Normally I blog about the Power of ART…
… but I have been asked time and again about my birdies, Sky & Promise.
If you follow me on Face Book, you know I love budgies/parakeets and have had them my whole life.
Recently, I’ve actually experienced the birthing/hatching process in my own garden room.
Did you know that parakeets will not mate unless there is a nest in the cage?
Did you know that the female (Promise) will move the eggs out of the nest if they are not healthy?
Did you know that once she has a healthy egg she will not leave, and the male (Sky) will feed her?
All of this was new to me, as well.
When I decided to put a nest in the cage I had no idea what a full time job this would be.
I also had no idea how beautiful this experience would be (for a woman who never has had kids).
Promise threw out 6 eggs before she kept one.
She sat on this special egg for 21 days, then the egg started to slowly crack open.
Below is not a picture of the actual baby because I wouldn’t disturb the nest for a camera shot.
(This is what it would look like, though, thanks to Google Images).
It takes 25 to 30 days in the nest, before the baby will “fledge”(meaning: stumbling outside the nest).
Even then the movements are awkward & difficult for the baby (Halo) who is struggling to move around the cage. Mom (Promise) is still feeding by regurgitating into the baby’s mouth. I even saw the Dad (Sky) regurgitate into the moms mouth so the mom can feed the baby when she was tired.
I was completely fascinated with this parenting process. I was watching innate/instinctive behaviors, which were essential to the survival of this new little birdie.
At 40 days I began to hold Halo in my hand so he/she would know that I am family.
At this time I didn’t know Halo’s gender because the nose was purple-ish. (Females have pink noses and males have blue noses).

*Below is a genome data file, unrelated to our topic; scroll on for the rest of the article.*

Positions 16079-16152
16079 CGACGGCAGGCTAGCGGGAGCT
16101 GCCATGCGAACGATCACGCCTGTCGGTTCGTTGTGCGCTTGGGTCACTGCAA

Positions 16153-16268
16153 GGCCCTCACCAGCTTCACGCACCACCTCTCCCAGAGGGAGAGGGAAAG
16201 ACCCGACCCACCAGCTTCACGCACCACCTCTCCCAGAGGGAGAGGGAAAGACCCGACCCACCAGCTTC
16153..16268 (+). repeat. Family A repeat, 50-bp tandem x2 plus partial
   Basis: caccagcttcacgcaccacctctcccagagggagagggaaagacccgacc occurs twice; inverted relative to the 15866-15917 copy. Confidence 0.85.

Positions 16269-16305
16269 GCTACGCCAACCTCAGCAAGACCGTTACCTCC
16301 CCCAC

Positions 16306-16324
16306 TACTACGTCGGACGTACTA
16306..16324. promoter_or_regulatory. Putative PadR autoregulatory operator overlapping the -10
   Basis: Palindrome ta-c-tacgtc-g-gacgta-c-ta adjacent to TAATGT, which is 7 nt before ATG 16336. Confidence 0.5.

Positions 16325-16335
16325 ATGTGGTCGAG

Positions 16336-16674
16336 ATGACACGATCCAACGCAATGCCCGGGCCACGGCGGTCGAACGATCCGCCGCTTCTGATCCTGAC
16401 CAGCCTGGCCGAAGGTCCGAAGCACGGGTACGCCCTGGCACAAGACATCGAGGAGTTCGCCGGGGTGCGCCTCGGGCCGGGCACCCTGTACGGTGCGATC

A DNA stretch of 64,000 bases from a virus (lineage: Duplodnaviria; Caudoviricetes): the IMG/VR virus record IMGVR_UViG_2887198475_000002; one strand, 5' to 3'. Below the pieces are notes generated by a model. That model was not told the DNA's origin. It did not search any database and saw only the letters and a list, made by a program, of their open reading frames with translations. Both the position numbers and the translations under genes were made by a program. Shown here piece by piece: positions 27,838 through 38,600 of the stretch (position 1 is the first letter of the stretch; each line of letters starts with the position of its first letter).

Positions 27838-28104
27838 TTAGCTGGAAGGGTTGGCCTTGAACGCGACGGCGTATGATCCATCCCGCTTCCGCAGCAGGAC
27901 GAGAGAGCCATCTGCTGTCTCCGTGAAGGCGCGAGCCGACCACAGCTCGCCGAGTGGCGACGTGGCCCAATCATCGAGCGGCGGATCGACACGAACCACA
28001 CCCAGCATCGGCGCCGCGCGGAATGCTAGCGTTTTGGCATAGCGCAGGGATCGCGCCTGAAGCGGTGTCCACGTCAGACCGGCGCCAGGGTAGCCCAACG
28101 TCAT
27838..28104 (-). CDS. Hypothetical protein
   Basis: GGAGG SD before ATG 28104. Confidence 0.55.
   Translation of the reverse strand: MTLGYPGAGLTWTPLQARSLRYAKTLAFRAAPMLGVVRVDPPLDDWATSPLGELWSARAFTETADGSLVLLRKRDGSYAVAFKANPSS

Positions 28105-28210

It was maybe 10 days later, when Halo had all her fluffy feathers, I noticed that her tail was crooked and her feet were not straight forward. That was why she was still having such a difficult time moving around the cage.
I instinctively knew that if I held her and massaged her tail back it would help. She was open to the healing touch. The more I rubbed her, the straighter her tail became. We are still working on that, and may be forever. When we are rehabbing (on the bed with ceiling fan off) she will finally squirm and get away from my rub-down. She limps up my neck and cuddles under my chin as if to say, enough for today, Gram Tam. (OK, I added the “Gram Tam” part because that’s what my grand kids call me, but I’m sure if Halo could express herself…)
Halo is still fledgling but she gets around. She climbs continuously, and when her feet don’t hold the bars she falls from the top of the cage. But she flips her feathers in defiance, and starts climbing right back up. She is relentless, never giving up on her daily activities. (More on that in a future blog).
What I love most about Halo, is that she doesn’t even know that she is crippled/bent/different/special.
I feel blessed that Promise didn’t push this 7th egg out of the nest. I love this baby bird and hope to love on her for years to come.